Cultural GIft-Giving Etiquette

Gift Giving Etiquette in China

  • It is the proper etiquette for gifts to be exchanged for celebrations,
    as thanks for assistance and even as a sweetener for future favors. It is however important not to give gifts in the absence of a good reason

  • Gifts should be given in front of a witness.
  • When the Chinese want to buy gifts it is not uncommon for them to ask what
    you would like.

  • Business gifts are always reciprocated. Not to do so is bad etiquette.
  • When giving gifts do not give cash.
  • Do not be too frugal with your choice of gift otherwise you will be seen
    as an ‘iron rooster’, i.e. getting a good gift out of you is like getting a
    feather out of an iron rooster.

  • Depending on the item, avoid giving one of something. Chinese philosophy
    stresses harmony and balance, so give in pairs.

Gift Giving Etiquette Japan

  • The emphasis in Japanese business culture is on the act of gift-giving not
    the gift itself.

  • Expensive gifts are common.
  • The best time to present a gift is at the end of your visit.
  • A gift for an individual should be given in private.
  • The correct etiquette is to present/receive gifts with both hands.
  • Before accepting a gift it is polite to refuse at least once or twice
    before accepting.

  • Giving four or nine of anything is considered unlucky. Give in pairs if

  • Gift-giving is important in Japan that if you innocently compliment people’s home
    decor, jewelry or clothing, you just may end up walking out the door
    with it, literally.

Gift Giving Etiquette in Saudi Arabia

  • Gifts should only be given to the most intimate of friends.
  • Gifts should be of the highest quality.
  • Never buy gold or silk as a present for men. Silver is acceptable.
  • Always give/receive gifts with the right hand.
  • Saudis enjoy wearing scent – ‘itr’. The most popular is ‘oud’ which can
    cost as much as £1000 an ounce.

  • It is not bad etiquette to open gifts when received.

Gift Giving Etiquette in Germany

  •  If you are invited to a German’s house, bring a gift such as chocolates or flowers.
  • Flowers: Yellow roses or tea roses are always well received.
    Do not give red roses as they symbolize romantic intentions.
    Do not give carnations as they symbolize mourning.
    Do not give lilies or chrysanthemums as they are used at funerals.
  • If
    you bring wine, it should be imported, French or Italian. Giving German
    wines is viewed as meaning you do not think the host will serve a good
    quality wine. 

  • Gifts are usually opened when received.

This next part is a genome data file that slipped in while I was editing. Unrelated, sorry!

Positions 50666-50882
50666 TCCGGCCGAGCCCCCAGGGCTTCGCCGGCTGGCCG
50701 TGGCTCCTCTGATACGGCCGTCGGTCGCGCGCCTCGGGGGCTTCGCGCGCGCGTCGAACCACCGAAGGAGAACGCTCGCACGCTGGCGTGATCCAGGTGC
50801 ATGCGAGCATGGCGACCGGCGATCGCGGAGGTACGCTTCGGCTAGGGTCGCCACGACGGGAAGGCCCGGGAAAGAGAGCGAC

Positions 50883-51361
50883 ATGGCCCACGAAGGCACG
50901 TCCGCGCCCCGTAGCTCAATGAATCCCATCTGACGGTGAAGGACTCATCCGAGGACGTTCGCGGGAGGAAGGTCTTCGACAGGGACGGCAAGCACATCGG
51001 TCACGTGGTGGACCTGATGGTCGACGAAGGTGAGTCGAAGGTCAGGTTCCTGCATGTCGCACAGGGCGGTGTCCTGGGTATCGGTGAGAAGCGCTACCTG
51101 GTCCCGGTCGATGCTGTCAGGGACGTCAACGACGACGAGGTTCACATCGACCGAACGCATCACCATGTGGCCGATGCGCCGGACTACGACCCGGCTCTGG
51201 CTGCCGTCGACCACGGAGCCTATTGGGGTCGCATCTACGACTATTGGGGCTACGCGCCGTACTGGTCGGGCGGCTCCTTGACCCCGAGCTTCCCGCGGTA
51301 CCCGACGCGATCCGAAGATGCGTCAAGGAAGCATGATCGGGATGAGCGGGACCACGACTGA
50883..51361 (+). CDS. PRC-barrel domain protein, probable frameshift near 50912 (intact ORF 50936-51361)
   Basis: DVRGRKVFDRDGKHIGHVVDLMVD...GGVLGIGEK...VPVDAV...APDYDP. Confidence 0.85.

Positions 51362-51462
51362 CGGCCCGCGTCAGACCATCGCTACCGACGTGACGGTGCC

Gift Giving Etiquette in Argentina

  • Since taxes on imported spirits are extremely high, a bottle of imported spirits is always well received.
  • Do not give knives or scissors as they indicate a desire to sever the relationship.

Gift Giving Etiquette in India

  •  Indians believe that giving gifts eases the transition into the next life.
  • It is not the value of the gift, but the sincerity with which it is given, that is important to the recipient. 
  • If invited to an Indian’s home for a meal, it is not necessary to bring a gift, although one will not be turned down.
  • Do not give frangipani or white flowers as they are used at funerals.
  • Yellow, green and red are lucky colours, so try to use them to wrap gifts.
  • A gift from a man should be said to come from both he and his wife/mother/sister or some other female relative.
  • Hindus should not be given gifts made of leather.
  • Gifts are not opened when received.

Gift Giving Etiquette in Italy

  • Do not give red flowers as they indicate secrecy.
    Do not give yellow flowers as they indicate jealousy
    Do not give chrysanthemums as they are used at funerals.

  • If you bring wine, make sure it is a good vintage. Quality, rather than quantity, is important.
  • Do not wrap gifts in black, as is traditionally a mourning colour.
  • Do not wrap gifts in purple, as it is a symbol of bad luck.
  • Gifts are usually opened when received.



1 Comment (+add yours?)

  1. Ryan
    Oct 30, 2013 @ 18:06:26


    Great information on gift giving etiquette! I had no idea that giving 4 or 9 of things was so offensive in Japan. I have a client that offers thousands of gifts and gift baskets to all the ocuntries you mentioned and over one hundred others. Joining our partner program could be a great opportunity to drive extra revenue from your website. To learn more, please email me.

    Thank you, and I look forward to working with you,



Leave a Reply

Fill in your details below or click an icon to log in: Logo

You are commenting using your account. Log Out /  Change )

Google+ photo

You are commenting using your Google+ account. Log Out /  Change )

Twitter picture

You are commenting using your Twitter account. Log Out /  Change )

Facebook photo

You are commenting using your Facebook account. Log Out /  Change )


Connecting to %s

%d bloggers like this: